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Banana Bread and Trade Wars

Most of the time when I start these posts, I have an econ lesson in mind first. This time, it’s the recipe I desperately want to share with you. This banana bread cream cheese roll from the latest Smitten Kitchen cookbook is amazing.

The econ lesson came from a little research and actually satisfies some of the requests I’ve been getting. What is going on with this trade war with China? What do tariffs / quotas do?

I’m going to begin by saying that as I started to dig into this, my eyes started to glaze over with every detailed article about the tariffs/quotas imposed. So, I’m going to keep things basic. If you want to get into the specifics, I’ve supplied a number of sources below that you can check out.

First. Let’s start with some definitions.

Exports– goods produced in a country and sold elsewhere. Example: bananas are produced in Latin America and exported to other countries.

Imports– goods purchased in a country that had been produced somewhere else. Example: The United States imports bananas from Latin America.

Tariffs– taxes on imports. Example: European countries placed a tariff of 150 ECUs on all bananas imported from Latin America.

Quota– limit on number of goods that can be imported. Example: Europeans placed a quota on the number of bananas that could be imported from Latin America at a low tariff rate.

Now let’s get into bananas. People like bananas. They are one of the most popular fruits in the United States. In 2017, bananas had the highest per capita consumption by pound of any fruit in the United States. There are some bananas grown in Hawaii and Florida, but most of our bananas are grown in other countries. In 2018, the U.S. imported $2,218,305,000 worth of fresh bananas, or 10,606,056,000 pounds.

That’s a lot of bananas.

Most often in the U.S., we see two stickers on our bananas, either Chiquita or Dole. These are both U.S. companies, but they grow bananas internationally.

Turns out, however, not just people in the U.S. like bananas. Europeans similarly consume 26 pounds of bananas per person each year.

Eighty percent of the world’s banana exports are from Latin America and the Caribbean. Ecuador is the largest exporter of bananas, maintaining 36% of world exports. Most of these bananas go to EU and Russia, but also some to U.S. Guatemala is the 2nd largest exporter, followed by Costa Rica.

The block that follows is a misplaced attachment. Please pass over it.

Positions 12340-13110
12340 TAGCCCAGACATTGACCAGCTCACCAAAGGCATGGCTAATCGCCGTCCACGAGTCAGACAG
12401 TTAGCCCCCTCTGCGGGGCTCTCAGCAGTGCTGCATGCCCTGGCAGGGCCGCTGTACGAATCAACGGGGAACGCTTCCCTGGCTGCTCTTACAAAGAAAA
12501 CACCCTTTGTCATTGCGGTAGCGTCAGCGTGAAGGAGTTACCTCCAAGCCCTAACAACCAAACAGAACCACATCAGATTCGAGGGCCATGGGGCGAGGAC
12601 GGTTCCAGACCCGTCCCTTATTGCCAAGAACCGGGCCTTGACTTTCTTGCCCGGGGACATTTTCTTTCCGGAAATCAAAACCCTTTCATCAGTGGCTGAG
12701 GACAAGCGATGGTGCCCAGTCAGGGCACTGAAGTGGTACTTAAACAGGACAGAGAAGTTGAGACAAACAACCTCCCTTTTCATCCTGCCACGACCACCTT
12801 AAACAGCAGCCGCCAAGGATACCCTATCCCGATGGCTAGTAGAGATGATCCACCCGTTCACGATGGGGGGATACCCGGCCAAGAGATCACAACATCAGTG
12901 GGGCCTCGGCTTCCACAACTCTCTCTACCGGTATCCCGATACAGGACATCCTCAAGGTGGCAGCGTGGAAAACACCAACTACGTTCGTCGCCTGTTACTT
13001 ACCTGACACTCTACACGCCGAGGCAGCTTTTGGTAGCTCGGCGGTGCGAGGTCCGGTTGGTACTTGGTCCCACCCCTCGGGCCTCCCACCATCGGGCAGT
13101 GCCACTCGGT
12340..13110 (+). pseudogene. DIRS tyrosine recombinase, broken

Ok. Let’s review. North Americans and Europeans like bananas. They are grown in other countries besides the U.S. and Europe.

[Most of the information below on the European tariffs comes from this article.]

Prior to 1993, different European countries had their own banana trade policies:

- Germany did not impose any quotas on bananas imported into the country.

- A few countries imposed tariffs on bananas.

- A few other European countries had the tariff but also had a quota on bananas imported from Central and South America. Usually we think of countries imposing tariffs and quotas to protect the home country’s own suppliers of goods. In this case, the tariffs and quotas were helping to protect African, Caribbean, and Pacific countries (former European colonies).

In 1993, the European Union created a “Single Market” to enable free “movement of goods, services, people and money.” This movement led to some changes in international trade policies, including bananas. All European countries worked under the same trade policy:

- Bananas imported from African, Caribbean, and Pacific countries didn’t have to pay a tariff up to a certain limit. After that limit, they had to pay a tariff of 750 ECUs per metric ton.

- Bananas imported from other countries (think Latin America), had to pay 100 ECUs up to a certain limit and 850 ECUs after that.

Let’s slow down for a bit. Why are Latin American countries not so happy about this? As I mentioned, tariffs are taxes on goods that are imported. Bananas from the former European colonies are taxed at lower rates than those from other countries, which will likely result in them having lower prices. Which one are you going to buy, the one with lower or higher price? Clearly the one with the lower price. Fewer bananas from Latin America will be purchased.

A quota (similar to a tariff) restricts the number of goods (bananas, in this case) that can be imported. It also leads to an increase in price because at the original price there would be more people that would be willing to buy bananas than firms that would be willing to supply at that lower price.

You can imagine that the Latin American banana producers would not be so happy with this change. Bananas from the former European colonies got preferential treatment. So, those countries first came together and complained under the General Agreement on Trade and Tariffs (the GATT).

Later the U.S. got involved (remember Chiquita grows bananas in Latin America and is also a U.S. based firm. Chiquita was on the brink of bankruptcy before the trade war ended). A World Trade Organization (WTO) panel was convened and determined that the European trade restrictions did violate the rules under the GATT. The European Commission changed the trade agreements at least twice more, but the U.S. continued to be unhappy with them and felt they violated WTO agreements.